Wellbeing

How To Deflate Roommate Tension – A Five Step Guide

When you’re young and idealistic, the word ‘roommate’ feels full of promise, acting as a magical, catchall phrase that implies deep-seated friendship rather than co-habitation between two or more people who barely manage to tolerate each other.

But the real world is pretty good at crushing idealism, and difficult roommates aren’t so much a possibility as they are a nigh-on guarantee. Even if you move in with your best mates, the pressure of sharing living quarters is going to get to you one way or the other, and unless the person you have chosen to live with is literally Mother Teresa (which is improbable at best, let’s be real) the cracks are going to appear, and probably sooner rather than later.

But though it’s unlikely that you’re going to avoid roommate squabbles altogether, it is possible to deflate them, and to ensure that you walk away from your tenancy agreement with your friendship – and sanity – intact.

#1 Establish the ground rules early

As awful as the phrase ‘ground rules’ sounds, it really is important to put your boundaries in place early on. Whether someone is moving into your space or you are into theirs is beside the point: either way, it’s always important to let people know in a non-confrontational manner the things that matter to you.

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Sheldon laying it down in his roommate agreement. Image: The Big Bang Theory, CBS

You work nights and need lots of sleep during the day? Tell ‘em that. Have a significant other who is probably going to be over a bit? Let them know. You might feel like you’re being a nag, or being needlessly difficult, but if you ignore such requirements they’ll only fester away, culminating in an ugly argument that will hurt all involved.

#2 Draw up cleaning schedules 

‘Chore wheels’ have a strong association with that passive-aggressive roommate of lore: the pain in the arse that nobody can stand, constantly tutting away at the slightest sign of mess. But putting things down on paper guarantees that everyone is aware of what they’re required to do, and cuts out feelings of resentment before they’re allowed to grow.

Schedules are also particularly helpful in a household where people work very different hours, ensuring that nobody misses out on vital information. Make sure you don’t go overboard though: you don’t need to make note of every single chore that needs doing, nor do you want people to feel like it’s a constant job that they can never get a break from. A week on/week off system tends to work pretty well.

#3 Don’t take things personally

When you’re trapped in close confines with someone, whether they be a mate you know intimately or a total stranger, it’s very easy to overanalyse every facet of their behaviour. Say they come home in a bad mood: it’s natural to instantly assume that every one of their grumpy stomps and blunt replies comes as a response to something that you personally have done.

But in actuality, nobody is ‘up’ all of the time, and everyone is bound to have a bad day once in a while. Give your roommate space if they need it, and be sure that if they want to talk to you about something going on in their world, they will.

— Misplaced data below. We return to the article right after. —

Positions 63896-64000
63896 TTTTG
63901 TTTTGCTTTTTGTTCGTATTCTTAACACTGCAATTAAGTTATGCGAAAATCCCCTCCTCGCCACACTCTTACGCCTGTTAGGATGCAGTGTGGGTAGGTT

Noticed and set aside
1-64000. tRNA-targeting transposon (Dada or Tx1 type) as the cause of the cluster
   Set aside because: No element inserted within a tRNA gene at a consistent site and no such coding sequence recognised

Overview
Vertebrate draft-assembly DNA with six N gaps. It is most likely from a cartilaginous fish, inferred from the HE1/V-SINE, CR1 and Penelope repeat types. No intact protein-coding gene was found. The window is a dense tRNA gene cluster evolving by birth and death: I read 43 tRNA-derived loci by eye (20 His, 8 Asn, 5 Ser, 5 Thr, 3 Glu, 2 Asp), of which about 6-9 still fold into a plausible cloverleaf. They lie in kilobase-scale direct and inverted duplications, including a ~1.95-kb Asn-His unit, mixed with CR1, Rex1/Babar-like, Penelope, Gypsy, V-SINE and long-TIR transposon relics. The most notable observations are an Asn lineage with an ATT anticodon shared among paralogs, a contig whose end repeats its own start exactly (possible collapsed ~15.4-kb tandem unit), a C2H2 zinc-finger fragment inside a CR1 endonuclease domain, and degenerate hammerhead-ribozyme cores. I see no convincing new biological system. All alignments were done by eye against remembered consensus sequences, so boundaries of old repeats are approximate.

#4 Be respectful of communal spaces

This is a tricky one. After all, you don’t ever want to forfeit a living space just because you’re trying to be polite – that defeats the purpose of a shared room. But, by the same token, you never want to make someone else feel like there’s an area in their own house that is ‘out of bounds’.

A good way of making everyone feels welcome is by never leaving your property strewn around a communal space. Don’t park your laptop on the dining room table while you’re off in your room, or leave your shoes slap bang in the middle of a corridor. Whether deliberately or not, leaving bits and bobs all over the place comes across as territorial, and will often lead to a sense of resentment and annoyance.

#5 Check in with each other

After you’ve been living with people for a while, it’s very easy to become complacent: to stop treating your roommates like human beings and start thinking of them as extra bodies in a cramped space. For that reason, having brief, honest chats with your roommates is always important.

You don’t even need to talk about anything relating to the house, or even drop in a phrase more substantial than a ‘How was your day?’ Even the most minor of minor check-ins guarantees that everyone in the house feels like they have access to open lines of communication, and that they can talk about any issues that may be arising for them.

Brief chats are also a good way of ensuring that everyone remains civil, and that you never end up feeling like you’ve got a stranger living on top of you. Sure, it might not mean that you and your roomie become best friends for life, but it will stop World War 3 from breaking out at any given moment.

Raise it, raise it.

Lead image: Unbreakable Kimmy Schmidt, Netflix.


Joseph Earp is a freelance writer and music critic whose interests include horror cinema, The Drones and cheap regret. He tweets at @TheUnderlook